I have received multiple offers from numerous individuals who invest in rare commodities to purchase the original Trowbridge Chronicles journal that I found in the Quinault Rain Forest several years ago. I declined them all. I fully intend to keep Mrs. Trowbridge's journal in my possession, and to share it with you, the readers of her journal.

This is another one of her tropical flower paintings. She spent many hours at the library in Huckleberry Hollow studying the flora, fauna and lore of her South Seas ancestors. This painting is a Bird of Paradise (Heliconia psittacorum). I am continually amazed by the mastery of the watercolor medium that Mrs. T displayed in her floral paintings.

Friday, February 08, 2008


As some of you know, Mrs. Trowbridge's mother taught her watercolor and scribing. I have sometimes wondered what her mother's paintings looked like. There is no record of any of her mother's work in her journal. It is sometimes difficult to choose which of Mrs. T's tropical flower paintings to choose from, for they are all so lovely, but this week I chose another hibiscus that she painted in honor of her South Seas ancestors.

Tuesday, January 29, 2008


Mrs. Trowbridge was fascinated by the tales and legends of her shrew ancestors in the South Pacific. Though she painted other subjects from South Seas lore, the exotic tropical flowers, like this Frangipani (Plumera obtusa) were her favorites.

Friday, January 18, 2008


Since the last post featured my Trowbridge expedition to the South Pacific islands, I thought this might be a good time to display some of the tropical flowers that Mrs. Trowbridge painted in her journal. She had a strong interest in Trowbridge history, from its origin on some remote Mongolian plain to the North American rain forests. She was especially intrigued by the flora and fauna of the South Pacific islands, where Trowbridge culture thrived in a past age.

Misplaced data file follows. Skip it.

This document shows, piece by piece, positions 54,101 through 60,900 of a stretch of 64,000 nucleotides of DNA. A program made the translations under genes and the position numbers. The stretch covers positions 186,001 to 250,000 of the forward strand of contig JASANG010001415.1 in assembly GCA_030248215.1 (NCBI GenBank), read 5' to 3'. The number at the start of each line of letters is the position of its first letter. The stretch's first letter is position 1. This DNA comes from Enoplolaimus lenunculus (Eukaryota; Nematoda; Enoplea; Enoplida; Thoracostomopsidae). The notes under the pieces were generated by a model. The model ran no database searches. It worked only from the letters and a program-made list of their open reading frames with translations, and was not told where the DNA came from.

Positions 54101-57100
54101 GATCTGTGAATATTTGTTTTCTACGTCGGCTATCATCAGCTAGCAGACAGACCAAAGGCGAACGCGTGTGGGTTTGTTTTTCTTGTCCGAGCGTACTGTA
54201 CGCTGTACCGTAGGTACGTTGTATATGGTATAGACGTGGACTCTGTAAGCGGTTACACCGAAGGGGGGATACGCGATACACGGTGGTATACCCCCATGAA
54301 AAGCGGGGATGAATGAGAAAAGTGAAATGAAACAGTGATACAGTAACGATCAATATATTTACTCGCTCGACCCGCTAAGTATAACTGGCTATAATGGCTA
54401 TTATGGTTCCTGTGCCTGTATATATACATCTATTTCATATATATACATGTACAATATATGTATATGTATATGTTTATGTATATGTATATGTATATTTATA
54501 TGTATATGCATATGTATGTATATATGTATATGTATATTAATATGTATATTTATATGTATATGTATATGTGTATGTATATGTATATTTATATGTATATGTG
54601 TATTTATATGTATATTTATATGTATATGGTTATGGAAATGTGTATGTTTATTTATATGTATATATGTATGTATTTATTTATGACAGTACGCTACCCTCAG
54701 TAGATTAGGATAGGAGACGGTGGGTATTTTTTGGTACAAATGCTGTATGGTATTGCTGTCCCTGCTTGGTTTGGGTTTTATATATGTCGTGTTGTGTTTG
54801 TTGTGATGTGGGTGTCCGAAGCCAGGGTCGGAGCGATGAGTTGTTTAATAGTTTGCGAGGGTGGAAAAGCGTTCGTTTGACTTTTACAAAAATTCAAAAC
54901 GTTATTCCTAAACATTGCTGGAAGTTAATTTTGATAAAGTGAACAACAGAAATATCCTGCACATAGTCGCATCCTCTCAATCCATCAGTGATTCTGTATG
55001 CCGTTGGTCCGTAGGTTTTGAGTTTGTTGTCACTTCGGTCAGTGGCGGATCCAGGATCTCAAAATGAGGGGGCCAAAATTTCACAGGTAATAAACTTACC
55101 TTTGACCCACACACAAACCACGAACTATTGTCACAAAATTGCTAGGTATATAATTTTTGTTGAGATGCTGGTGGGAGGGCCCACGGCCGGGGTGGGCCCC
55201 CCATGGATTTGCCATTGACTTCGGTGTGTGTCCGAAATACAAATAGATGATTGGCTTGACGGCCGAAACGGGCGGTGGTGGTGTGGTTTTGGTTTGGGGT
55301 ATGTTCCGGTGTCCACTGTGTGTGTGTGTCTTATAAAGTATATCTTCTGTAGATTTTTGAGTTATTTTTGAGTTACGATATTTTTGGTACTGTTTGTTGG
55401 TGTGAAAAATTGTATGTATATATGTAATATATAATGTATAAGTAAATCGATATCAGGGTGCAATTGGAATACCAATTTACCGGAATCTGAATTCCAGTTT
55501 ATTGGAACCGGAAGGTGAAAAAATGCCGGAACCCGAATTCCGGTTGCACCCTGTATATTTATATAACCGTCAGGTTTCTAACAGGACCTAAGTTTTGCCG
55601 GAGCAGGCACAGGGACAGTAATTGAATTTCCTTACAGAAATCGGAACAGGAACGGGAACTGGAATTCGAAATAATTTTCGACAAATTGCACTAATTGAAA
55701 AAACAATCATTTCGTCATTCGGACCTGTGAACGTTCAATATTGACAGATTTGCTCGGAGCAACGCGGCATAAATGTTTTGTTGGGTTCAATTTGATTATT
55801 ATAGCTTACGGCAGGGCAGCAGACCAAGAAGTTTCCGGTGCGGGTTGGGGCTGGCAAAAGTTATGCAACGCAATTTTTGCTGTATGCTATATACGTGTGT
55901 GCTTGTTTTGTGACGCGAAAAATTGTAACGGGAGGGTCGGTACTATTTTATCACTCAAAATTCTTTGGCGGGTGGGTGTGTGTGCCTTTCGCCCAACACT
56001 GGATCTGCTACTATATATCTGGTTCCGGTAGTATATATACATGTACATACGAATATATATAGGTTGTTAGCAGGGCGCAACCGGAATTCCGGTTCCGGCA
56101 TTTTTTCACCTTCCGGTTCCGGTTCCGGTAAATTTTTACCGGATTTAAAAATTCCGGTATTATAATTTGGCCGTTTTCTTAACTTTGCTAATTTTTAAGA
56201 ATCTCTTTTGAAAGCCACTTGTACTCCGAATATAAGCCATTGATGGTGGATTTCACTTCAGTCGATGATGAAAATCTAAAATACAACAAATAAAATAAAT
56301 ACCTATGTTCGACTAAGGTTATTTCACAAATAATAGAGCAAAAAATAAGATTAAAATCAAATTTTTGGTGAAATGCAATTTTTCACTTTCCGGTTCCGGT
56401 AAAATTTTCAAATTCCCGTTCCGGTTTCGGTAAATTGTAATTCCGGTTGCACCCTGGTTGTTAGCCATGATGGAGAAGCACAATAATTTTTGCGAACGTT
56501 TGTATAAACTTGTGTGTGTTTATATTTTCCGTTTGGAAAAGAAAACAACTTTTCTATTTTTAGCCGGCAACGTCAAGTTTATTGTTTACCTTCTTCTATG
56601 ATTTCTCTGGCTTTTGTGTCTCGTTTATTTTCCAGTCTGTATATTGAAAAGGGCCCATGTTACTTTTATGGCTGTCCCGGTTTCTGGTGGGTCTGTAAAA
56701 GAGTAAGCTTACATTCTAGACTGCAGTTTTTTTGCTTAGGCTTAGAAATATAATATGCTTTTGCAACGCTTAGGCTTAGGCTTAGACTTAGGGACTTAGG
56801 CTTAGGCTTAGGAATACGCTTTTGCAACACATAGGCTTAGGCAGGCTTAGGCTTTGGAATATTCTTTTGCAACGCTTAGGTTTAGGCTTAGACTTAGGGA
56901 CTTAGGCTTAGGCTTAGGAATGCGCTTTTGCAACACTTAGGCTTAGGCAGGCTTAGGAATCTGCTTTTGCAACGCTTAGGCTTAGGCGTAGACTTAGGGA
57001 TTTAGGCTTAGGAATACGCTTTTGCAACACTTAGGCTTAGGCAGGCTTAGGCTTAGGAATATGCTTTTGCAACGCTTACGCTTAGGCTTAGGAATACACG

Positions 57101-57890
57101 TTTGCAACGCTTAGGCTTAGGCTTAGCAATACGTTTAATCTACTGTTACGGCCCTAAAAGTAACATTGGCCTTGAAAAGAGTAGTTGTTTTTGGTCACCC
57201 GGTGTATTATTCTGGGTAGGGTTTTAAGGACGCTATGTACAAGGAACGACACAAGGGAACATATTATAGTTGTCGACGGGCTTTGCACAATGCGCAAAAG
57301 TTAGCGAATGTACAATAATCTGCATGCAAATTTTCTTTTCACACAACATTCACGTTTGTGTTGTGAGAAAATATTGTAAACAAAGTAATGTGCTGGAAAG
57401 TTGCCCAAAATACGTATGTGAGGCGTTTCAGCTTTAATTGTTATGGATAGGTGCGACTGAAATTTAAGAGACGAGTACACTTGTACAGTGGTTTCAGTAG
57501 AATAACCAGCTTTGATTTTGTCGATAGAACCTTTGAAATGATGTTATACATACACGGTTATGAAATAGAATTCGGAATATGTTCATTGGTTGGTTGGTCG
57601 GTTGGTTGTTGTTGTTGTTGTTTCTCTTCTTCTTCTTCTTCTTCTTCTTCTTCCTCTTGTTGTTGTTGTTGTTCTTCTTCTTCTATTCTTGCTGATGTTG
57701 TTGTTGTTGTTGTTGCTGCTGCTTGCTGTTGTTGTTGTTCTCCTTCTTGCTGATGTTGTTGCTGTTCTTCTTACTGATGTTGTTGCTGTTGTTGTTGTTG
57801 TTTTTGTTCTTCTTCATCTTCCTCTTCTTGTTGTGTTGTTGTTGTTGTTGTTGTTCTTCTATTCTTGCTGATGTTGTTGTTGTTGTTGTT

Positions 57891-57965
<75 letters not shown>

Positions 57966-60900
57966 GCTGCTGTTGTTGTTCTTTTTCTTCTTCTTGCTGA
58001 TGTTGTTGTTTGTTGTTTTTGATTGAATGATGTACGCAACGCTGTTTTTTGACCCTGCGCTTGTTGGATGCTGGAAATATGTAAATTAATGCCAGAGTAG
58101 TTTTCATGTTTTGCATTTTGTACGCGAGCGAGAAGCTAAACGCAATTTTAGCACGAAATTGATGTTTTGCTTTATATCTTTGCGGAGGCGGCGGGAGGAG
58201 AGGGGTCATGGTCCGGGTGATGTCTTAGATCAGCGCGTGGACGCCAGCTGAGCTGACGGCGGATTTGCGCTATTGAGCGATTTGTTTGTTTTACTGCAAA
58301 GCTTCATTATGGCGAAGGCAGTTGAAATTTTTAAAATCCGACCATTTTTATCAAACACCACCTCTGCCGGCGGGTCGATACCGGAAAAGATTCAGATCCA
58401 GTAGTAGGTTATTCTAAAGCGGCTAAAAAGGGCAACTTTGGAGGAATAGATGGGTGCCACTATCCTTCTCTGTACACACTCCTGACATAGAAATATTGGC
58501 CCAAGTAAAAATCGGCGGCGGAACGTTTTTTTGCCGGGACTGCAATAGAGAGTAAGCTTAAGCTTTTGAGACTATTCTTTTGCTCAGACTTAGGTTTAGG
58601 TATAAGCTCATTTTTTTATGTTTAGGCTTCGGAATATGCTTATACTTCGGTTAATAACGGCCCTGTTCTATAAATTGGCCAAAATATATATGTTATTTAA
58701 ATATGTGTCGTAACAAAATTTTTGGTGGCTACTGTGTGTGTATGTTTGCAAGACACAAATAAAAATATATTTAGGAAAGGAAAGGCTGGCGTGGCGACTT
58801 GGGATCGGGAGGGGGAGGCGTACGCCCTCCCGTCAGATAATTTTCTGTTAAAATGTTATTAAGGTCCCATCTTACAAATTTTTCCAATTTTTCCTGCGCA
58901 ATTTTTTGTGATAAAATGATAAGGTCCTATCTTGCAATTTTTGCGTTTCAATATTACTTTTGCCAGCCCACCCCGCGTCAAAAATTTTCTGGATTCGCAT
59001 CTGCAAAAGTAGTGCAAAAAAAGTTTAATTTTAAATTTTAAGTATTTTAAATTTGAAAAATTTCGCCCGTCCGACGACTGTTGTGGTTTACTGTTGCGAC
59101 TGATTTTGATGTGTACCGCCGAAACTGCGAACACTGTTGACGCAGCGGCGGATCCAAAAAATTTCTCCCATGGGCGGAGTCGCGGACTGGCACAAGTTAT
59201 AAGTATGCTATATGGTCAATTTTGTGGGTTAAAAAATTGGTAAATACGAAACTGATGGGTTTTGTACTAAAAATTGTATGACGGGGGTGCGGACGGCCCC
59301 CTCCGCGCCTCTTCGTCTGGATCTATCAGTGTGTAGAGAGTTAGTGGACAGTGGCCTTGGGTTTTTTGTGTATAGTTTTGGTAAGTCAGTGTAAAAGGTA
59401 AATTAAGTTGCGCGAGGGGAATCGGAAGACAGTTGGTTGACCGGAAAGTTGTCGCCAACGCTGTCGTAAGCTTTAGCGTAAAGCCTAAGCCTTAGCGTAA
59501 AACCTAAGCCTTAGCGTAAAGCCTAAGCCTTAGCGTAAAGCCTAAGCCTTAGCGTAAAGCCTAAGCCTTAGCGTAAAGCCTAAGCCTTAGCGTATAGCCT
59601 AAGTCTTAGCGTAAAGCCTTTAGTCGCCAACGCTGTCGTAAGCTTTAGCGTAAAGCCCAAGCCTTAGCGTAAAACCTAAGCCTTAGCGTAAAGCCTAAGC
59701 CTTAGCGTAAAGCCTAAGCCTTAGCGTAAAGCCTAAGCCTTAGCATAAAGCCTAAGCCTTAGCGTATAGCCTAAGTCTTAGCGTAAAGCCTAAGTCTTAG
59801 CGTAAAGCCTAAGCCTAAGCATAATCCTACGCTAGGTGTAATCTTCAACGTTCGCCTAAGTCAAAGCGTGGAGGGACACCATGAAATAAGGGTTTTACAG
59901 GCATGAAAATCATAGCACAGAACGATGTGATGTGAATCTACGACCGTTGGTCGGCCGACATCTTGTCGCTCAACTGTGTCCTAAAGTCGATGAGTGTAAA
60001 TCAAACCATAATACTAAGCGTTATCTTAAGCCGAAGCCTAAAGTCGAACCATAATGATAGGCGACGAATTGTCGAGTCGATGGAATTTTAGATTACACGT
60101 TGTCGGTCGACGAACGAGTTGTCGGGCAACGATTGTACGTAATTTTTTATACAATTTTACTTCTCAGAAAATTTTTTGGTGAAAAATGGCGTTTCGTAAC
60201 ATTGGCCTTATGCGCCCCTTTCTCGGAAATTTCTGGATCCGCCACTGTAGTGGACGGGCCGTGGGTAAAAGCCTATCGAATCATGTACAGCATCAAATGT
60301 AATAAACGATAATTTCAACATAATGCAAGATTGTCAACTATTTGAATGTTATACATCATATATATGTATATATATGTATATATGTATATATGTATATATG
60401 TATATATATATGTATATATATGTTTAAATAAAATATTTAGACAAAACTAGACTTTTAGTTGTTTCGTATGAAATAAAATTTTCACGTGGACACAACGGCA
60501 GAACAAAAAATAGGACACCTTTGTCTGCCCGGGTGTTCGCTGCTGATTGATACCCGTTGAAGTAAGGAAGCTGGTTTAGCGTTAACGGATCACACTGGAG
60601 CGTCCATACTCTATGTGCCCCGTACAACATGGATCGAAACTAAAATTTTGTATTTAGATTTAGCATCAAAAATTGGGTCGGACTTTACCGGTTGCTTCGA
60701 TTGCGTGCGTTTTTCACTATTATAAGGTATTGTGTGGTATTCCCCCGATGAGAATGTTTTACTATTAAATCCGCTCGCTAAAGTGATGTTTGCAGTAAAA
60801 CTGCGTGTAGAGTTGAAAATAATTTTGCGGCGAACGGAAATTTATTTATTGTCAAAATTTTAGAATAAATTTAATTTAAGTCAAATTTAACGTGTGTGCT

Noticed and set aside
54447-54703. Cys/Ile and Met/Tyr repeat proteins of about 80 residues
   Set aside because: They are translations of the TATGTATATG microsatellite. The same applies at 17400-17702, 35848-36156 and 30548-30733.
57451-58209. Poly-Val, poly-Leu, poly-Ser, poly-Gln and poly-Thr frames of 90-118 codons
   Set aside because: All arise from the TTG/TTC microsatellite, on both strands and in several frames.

Tuesday, January 01, 2008


I'm back at last from my South Seas Trowbridge Expedition. It's been a bit of a stretch between posts this time because of my extended research trip. I'm happy to report that our expedition was very successful, though we encountered our share of hardships. Each afternoon the temperature would soar into the 90's. That, coupled with the tropical humidity, made our treks through the steaming jungles quite unpleasant.

After several days of disappointments, we checked out this small motu, called Taakoka, in the southern Cook Island group. I took this shot from the kayak that we used to reach the islet from the research ship.

The water in the lagoon was like a warm tropical aquarium, filled with colorful neon-bright fish. It was a refreshing break from the frigid Puget Sound waters that we left behind in America's Pacific Northwest. We waded around the entire motu, looking for artifacts or petroglyphs along the shoreline.

We called this small island our "mother lode" motu. We found no less than 83 black volcanic rocks that had been scribed with Trowbridge petroglyphs. Curiously, we found no Trowbridge artifacts on the islet.

Some of the petroglyphs were right at the tide line, as seen here. If you look carefully you'll see the petroglyph on the rock just behind me.

Because the symbols are so small, they're barely visible at any distance, so here's a close up look. Maori team member, Paiere Unuia, from the Northern Group island, Manihiki, examines the petroglyphs at close range with the magnifying glass.

The written Trowbridge language is comprised of 25 pictographic characters, as shown above. With the wealth of petroglyphic data that we uncovered on Motu Taakoka, I'm even more convinced that my theory of a trans-Pacific migration of Trowbridge shrews is what brought them to the Americas.

By the way, Happy Anniversay to Mrs. Trowbridge! Her journal will is two years old today.